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The Influence of Tidal Marshes on Upland Groundwater Discharge to Estuaries

Judson W. Harvey and William E. Odum
Biogeochemistry
Vol. 10, No. 3, Groundwater Inputs to Coastal Waters (Aug., 1990), pp. 217-236
Published by: Springer
Stable URL: http://www.jstor.org/stable/1468687
Page Count: 20
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The Influence of Tidal Marshes on Upland Groundwater Discharge to Estuaries
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Abstract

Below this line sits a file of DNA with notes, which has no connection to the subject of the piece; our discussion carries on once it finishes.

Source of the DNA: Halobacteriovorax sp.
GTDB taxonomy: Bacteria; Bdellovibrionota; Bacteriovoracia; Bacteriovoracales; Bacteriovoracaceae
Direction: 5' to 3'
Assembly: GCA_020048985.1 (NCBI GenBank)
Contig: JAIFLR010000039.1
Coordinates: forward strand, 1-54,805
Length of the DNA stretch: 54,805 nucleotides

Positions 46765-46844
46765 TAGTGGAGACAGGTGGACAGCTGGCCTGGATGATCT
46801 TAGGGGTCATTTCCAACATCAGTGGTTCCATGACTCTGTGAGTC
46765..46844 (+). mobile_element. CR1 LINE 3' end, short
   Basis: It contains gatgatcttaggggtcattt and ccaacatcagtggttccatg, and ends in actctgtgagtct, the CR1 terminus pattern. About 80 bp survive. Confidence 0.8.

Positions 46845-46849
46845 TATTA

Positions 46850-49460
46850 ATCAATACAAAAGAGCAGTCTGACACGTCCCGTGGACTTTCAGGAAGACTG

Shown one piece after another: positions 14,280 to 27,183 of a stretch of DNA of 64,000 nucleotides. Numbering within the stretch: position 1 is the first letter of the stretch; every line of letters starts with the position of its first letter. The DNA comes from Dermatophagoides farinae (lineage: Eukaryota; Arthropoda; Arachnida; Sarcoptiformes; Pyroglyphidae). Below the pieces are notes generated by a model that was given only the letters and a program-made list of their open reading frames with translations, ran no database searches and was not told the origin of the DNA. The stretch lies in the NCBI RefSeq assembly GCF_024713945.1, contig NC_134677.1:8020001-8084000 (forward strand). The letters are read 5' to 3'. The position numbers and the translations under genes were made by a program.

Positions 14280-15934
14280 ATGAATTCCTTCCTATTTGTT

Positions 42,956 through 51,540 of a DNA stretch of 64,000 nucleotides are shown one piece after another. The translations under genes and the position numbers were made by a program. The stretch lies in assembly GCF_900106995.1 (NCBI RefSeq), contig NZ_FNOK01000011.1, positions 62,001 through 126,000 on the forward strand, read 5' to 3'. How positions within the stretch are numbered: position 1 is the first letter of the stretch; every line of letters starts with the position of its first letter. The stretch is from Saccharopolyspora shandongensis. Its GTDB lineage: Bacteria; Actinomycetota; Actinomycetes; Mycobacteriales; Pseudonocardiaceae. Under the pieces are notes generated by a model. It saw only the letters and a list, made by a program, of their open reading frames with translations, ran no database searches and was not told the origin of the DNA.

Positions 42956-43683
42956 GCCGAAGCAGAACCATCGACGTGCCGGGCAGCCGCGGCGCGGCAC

We investigated subsurface hydrology in two fringing tidal marshes and in underlying aquifers in the coastal plain of Virginia. Vertical distributions of hydraulic conductivity, hydraulic head and salinity were measured in each marsh and a nearby subtidal sediment. Discharge of hillslope groundwater into the base of the marshes and subtidal sediment was calculated using Darcy's law. In the marshes, fluxes of pore water across the sediment surface were measured or estimated by water balance methods. The vertical distribution of salt in shoreline sediments was modeled to assess transport and mixing conditions at depth. Hydraulic gradients were upward beneath shoreline sediments; indicating that groundwater was passing through marsh and subtidal deposits before reaching the estuary. Calculated discharge (6 to 10 liters per meter of shoreline per day) was small relative to fluxes of pore water across the marsh surface at those sites; even where discharge was maximal (at the upland border) it was 10 to 50 times less than infiltration into marsh soils. Pore water turnover in our marshes was therefore dominated by exchange with estuarine surface water. In contrast, new interstitial water entering subtidal sediments appeared to be primarily groundwater, discharged from below. The presence of fringing tidal marshes delayed transport and increased mixing of groundwater and solute as it traveled towards the estuaries. Soil-contact times of discharged groundwater were up to 100% longer in marshes than in subtidal shoreline sediments. Measured and modeled salinity profiles indicated that, prior to export to estuaries, the solutes of groundwater, marsh pore water and estuarine surface water were more thoroughly mixed in marsh soils compared to subtidal shoreline sediments. These findings suggest that transport of reactive solutes in groundwater may be strongly influenced by shoreline type. Longer soil-contact times in marshes provide greater opportunity for immobilization of excess nutrients by plants, microbes and by adsorption on sediment. Also, the greater dispersive mixing of groundwater and pore water in marshes should lead to increased availability of labile, dissolved organic carbon at depth which could in turn enhance microbial activity and increase the rate of denitrification in situations where groundwater nitrate is high.

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